Out of the starting blocks with a gap analysis

“How mature is your sustainability strategy and reporting? To find out, a gap analysis can be a good starting point,” says Rihab. “This is an assessment of the current state of sustainability reporting, designed to identify key gaps towards CSRD compliance in the company’s reporting and to help shape a complete plan of action. If a company has a diversity policy but does not report on KPIs, there’s a clear next step: set diversity targets, develop a corresponding metric and report on your progress. You should assess the current situation to determine what information is already available and to have a clear insight into which steps to take next to fill the gaps identified.”

“What comes out of a gap analysis and readiness assessment of reporting processes is the basis for a roadmap to compliance,” says Steven. “What issues should be addressed, what reporting systems should be in place and what actions should be taken to improve data quality. An ambitious plan with a time-bound roadmap helps you to move forward and have all the information in place for a CSRD implementation.”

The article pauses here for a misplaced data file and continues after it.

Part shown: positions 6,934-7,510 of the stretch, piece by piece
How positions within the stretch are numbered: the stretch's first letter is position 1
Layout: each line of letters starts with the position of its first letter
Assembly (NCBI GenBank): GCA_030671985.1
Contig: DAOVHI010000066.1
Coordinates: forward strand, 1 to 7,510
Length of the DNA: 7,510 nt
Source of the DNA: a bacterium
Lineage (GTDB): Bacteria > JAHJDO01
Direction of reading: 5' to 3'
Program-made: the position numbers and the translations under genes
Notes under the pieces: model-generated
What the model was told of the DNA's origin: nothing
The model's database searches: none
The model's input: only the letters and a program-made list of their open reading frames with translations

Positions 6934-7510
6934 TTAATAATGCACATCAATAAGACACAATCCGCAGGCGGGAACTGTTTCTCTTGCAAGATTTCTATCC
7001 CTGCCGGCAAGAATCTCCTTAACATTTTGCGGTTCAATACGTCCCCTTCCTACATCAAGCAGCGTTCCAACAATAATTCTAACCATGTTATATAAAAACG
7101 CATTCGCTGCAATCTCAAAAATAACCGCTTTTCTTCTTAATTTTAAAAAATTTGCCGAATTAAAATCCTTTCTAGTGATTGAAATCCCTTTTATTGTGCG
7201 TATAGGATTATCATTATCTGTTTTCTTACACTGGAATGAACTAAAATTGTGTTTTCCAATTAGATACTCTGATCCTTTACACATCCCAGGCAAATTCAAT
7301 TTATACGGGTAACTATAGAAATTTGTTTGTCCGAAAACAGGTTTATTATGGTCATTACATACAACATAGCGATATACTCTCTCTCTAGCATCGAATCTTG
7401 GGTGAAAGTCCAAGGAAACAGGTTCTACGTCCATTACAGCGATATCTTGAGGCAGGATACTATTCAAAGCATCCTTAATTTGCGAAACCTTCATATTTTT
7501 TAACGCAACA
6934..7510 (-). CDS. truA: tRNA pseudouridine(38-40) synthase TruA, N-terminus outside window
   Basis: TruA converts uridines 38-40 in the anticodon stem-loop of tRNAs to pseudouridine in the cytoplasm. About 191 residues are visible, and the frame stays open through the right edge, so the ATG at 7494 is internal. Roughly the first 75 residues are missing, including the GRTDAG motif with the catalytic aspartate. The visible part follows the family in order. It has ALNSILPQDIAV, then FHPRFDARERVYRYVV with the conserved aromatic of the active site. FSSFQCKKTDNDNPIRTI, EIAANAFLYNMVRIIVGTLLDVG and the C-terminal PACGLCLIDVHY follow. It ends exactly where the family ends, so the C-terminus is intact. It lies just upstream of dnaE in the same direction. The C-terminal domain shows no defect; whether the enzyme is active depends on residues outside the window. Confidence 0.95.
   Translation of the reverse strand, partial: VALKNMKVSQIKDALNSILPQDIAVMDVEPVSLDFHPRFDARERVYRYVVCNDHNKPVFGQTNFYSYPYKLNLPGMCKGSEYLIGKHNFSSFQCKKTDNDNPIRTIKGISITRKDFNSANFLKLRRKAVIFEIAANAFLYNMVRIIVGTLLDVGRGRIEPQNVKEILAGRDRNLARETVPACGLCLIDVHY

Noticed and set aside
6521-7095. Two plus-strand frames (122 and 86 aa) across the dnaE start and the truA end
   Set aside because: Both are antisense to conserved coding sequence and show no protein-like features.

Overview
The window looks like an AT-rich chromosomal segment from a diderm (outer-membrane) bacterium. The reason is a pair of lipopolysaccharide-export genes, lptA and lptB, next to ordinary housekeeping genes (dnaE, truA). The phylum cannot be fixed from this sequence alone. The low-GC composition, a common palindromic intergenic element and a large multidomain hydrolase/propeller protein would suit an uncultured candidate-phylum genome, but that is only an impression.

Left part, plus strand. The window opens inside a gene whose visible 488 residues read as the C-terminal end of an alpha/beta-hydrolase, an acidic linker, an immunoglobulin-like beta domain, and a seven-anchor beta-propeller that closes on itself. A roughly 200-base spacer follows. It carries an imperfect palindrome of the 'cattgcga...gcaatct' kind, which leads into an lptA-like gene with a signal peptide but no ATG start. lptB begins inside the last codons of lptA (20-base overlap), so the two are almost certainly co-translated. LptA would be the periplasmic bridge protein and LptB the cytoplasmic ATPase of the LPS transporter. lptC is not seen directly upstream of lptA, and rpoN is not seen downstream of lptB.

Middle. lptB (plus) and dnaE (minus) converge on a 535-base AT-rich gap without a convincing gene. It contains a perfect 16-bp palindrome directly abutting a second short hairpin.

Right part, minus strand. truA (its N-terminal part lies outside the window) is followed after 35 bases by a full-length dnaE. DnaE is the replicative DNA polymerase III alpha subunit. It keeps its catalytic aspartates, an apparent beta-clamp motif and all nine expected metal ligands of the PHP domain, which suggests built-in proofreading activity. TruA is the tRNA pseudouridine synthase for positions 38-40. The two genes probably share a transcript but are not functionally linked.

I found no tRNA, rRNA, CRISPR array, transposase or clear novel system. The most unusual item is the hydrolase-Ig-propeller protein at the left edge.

Governance is critical

“A governance structure is critical to the development and implementation of a sustainability strategy,” says Steven. “An ESG governance structure starts at the top, with the board of directors. They need to be involved in assessing risks, delegating actions and setting up reporting lines. There needs to be ownership and coordination from a central committee with formal buy-in from the highest decision-makers.”

“You also need to disclose your governance structure. This is one of the general requirements in the cross-cutting standards of the CSRD,” says Rihab. “How information is gathered and addressed, who is responsible for which issues, incentive programs in place, and integrating due diligence into the organization. Many of these aspects are embedded in the CSRD, making sure that governance on sustainability issues is entrenched in your company. It is an indicator that the European Commission has a clear ambition that sustainability is covered by the highest governance bodies in your company.”